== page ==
Wednesday, April 29, 2015

Who Should I Select As My Agent(s) for Powers of Attorney?

You should select a competent person over the age of eighteen as your agent. It is important that you trust the person you appoint because of the powers you are giving to them. Your agent may be your spouse, child, sibling, or close friend. It is a good idea to name multiple agents in case one of the agents is unable or unwilling to act on your behalf. The agents you name can act in succession or make decisions jointly if you think they are capable of reaching an agreement.

The agent you name in your financial power of attorney should be financially responsible. You should sit down with the agent you appoint for your financial power of attorney and discuss your financial affairs. You should inform your agent about your bank accounts, loans, credit card accounts, investments, insurance policies, bills, and anything else you would like for them to handle on your behalf.

The agent you name to act on your behalf in your advance medical directive should be a person who will be able to make potentially difficult decisions about your medical care. Make sure your chosen agent is aware of your wishes for care.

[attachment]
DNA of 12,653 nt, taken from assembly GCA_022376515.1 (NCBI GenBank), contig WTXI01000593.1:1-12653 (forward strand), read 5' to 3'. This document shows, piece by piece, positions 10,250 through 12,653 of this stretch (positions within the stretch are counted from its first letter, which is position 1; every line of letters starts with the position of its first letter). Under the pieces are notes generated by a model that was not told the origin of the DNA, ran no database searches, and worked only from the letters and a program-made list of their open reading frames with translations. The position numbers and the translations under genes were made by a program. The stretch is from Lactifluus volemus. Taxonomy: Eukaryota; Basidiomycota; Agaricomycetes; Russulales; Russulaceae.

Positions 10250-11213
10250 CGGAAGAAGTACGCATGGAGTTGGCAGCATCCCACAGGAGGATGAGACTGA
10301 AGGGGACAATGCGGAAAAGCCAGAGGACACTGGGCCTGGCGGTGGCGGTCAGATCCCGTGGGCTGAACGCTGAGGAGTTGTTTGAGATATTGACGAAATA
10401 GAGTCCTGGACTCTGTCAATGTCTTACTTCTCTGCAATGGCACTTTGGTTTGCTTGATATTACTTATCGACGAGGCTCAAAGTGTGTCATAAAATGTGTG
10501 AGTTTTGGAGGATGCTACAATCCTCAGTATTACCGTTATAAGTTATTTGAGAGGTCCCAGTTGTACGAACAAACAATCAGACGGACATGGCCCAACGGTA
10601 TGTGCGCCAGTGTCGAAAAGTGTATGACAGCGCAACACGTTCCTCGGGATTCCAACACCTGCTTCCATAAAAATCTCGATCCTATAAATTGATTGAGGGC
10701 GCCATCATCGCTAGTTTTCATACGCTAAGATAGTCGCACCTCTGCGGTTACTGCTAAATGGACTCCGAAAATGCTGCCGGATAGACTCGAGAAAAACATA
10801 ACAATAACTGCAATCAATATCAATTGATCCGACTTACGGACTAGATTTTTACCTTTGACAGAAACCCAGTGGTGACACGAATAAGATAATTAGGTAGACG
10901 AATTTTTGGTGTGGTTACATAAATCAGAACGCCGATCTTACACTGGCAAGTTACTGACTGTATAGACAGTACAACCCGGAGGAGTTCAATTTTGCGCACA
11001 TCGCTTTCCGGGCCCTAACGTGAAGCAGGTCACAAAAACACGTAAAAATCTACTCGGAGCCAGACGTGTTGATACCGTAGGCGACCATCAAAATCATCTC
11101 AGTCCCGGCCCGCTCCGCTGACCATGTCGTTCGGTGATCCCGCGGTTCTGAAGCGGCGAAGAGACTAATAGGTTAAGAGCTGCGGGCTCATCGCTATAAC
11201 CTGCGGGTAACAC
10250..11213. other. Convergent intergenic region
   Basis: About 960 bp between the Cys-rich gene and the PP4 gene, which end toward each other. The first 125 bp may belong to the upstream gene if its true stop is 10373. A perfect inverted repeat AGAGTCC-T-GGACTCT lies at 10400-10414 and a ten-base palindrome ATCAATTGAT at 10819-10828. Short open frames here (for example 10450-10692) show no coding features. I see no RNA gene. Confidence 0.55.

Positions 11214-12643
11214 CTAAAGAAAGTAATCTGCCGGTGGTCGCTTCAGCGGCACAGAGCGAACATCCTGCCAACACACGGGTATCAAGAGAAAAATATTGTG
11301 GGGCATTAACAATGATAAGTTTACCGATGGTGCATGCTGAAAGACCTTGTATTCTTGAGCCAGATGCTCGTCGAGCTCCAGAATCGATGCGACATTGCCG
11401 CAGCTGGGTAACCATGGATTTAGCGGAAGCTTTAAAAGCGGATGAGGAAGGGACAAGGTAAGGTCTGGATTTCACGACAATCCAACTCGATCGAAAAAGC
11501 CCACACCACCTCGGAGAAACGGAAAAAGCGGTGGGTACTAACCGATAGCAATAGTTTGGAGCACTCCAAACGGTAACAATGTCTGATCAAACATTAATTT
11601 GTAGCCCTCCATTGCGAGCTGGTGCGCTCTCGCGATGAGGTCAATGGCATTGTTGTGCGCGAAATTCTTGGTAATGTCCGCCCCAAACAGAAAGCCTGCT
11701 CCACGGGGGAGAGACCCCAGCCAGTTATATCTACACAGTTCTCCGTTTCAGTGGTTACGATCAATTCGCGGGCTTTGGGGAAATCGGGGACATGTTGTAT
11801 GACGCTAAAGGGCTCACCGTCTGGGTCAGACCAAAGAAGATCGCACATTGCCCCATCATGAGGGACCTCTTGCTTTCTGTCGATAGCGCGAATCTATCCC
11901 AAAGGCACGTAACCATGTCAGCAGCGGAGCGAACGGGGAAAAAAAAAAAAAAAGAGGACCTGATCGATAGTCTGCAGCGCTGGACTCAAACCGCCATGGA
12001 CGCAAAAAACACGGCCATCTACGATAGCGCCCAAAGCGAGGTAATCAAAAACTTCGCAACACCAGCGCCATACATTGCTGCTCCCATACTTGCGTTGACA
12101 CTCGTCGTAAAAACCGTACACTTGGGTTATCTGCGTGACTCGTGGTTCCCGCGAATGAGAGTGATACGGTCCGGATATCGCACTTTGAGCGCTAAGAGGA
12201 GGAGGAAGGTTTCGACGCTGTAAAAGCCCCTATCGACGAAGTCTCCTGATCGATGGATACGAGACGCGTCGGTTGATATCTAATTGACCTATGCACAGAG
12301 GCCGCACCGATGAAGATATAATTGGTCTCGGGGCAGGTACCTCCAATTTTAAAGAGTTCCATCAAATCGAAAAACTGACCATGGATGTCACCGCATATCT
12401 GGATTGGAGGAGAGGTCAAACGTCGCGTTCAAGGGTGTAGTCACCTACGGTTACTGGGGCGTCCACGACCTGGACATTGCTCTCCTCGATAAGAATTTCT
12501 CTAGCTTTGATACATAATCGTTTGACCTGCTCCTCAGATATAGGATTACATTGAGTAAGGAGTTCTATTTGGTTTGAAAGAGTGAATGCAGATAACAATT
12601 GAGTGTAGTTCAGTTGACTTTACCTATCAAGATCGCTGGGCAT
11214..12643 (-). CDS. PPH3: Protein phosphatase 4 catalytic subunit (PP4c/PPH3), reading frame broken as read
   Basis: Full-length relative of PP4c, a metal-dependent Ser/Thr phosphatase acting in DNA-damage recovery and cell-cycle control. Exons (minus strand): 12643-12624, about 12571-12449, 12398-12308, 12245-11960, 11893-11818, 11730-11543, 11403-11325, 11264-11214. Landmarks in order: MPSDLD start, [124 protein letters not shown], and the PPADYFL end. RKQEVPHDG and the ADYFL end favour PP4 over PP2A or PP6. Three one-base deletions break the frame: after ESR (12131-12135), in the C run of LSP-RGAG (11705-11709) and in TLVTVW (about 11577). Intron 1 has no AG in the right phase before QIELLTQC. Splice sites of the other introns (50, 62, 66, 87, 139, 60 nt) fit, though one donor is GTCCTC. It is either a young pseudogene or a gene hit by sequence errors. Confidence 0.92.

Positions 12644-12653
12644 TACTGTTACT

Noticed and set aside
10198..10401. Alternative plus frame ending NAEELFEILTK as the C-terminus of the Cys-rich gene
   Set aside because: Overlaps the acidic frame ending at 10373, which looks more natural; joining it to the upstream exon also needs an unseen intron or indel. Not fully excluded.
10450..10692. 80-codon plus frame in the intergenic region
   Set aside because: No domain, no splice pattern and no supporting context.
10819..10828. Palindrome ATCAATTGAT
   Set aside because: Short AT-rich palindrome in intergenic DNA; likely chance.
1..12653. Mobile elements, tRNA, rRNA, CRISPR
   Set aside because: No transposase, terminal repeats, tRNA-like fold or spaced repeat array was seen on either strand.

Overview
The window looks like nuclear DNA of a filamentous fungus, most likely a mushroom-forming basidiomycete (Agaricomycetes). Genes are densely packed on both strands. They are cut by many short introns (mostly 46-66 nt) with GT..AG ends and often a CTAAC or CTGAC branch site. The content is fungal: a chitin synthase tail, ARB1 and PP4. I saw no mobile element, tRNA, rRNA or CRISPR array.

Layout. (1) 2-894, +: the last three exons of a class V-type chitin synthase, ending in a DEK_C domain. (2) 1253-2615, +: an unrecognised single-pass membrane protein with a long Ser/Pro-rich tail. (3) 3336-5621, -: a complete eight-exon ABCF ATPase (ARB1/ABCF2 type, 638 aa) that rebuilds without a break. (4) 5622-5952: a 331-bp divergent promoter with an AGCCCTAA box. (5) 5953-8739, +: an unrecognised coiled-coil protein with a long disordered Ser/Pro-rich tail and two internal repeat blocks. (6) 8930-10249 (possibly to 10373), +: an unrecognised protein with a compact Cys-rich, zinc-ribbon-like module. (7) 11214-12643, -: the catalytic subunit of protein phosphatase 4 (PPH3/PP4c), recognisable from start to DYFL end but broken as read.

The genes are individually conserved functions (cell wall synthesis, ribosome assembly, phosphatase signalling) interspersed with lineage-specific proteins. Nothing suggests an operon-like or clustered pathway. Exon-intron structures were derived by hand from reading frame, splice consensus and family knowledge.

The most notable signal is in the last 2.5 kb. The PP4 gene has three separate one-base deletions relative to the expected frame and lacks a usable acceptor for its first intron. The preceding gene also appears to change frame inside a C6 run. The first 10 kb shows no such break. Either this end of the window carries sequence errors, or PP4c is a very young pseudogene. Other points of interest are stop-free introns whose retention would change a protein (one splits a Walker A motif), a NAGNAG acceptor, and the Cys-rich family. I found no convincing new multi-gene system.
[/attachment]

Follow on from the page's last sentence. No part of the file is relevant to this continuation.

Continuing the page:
Finally, make sure any agent that you appoint is able to handle the duties of the job and willing to act on your behalf.
Written by Heather W. Winter, Esquire

Monday, April 20, 2015

What is a Revocable Living Trust and Why Would I want to Use One?

     A trust is a legal arrangement where a person called a trustee holds assets on behalf of one or more beneficiaries. The trust document will state the rules that the person making the trust wants the trustee to follow when managing the trust property. A revocable living trust is created during the lifetime of the person making the trust. The trust names a trustee who holds title to the trust property and performs the day-to-day management of the trust. The creator of the trust retains the power to revoke the trust and take back the assets. The creator may also change the trust terms during their lifetime. The creator of the revocable trust is often a trustee and a beneficiary of the trust during his or her lifetime. 

     A person may want to create a revocable trust to have a plan in place if they ever become unable to manage their own assets. If the creator of the trust becomes unable to serve as their own trustee for health or other reasons, a successor trustee is named in the trust document. The successor trustee will then manage the trust for the creator’s benefit according to the instructions in the trust document. The trustee invests the assets prudently, and pays the creator’s debts and living expenses. The living trust is generally safer than a general power of attorney for purposes of managing the creator’s property in the event of his or her incapacity. The successor trustee can also continue trust administration without delay upon the creator’s incapacity.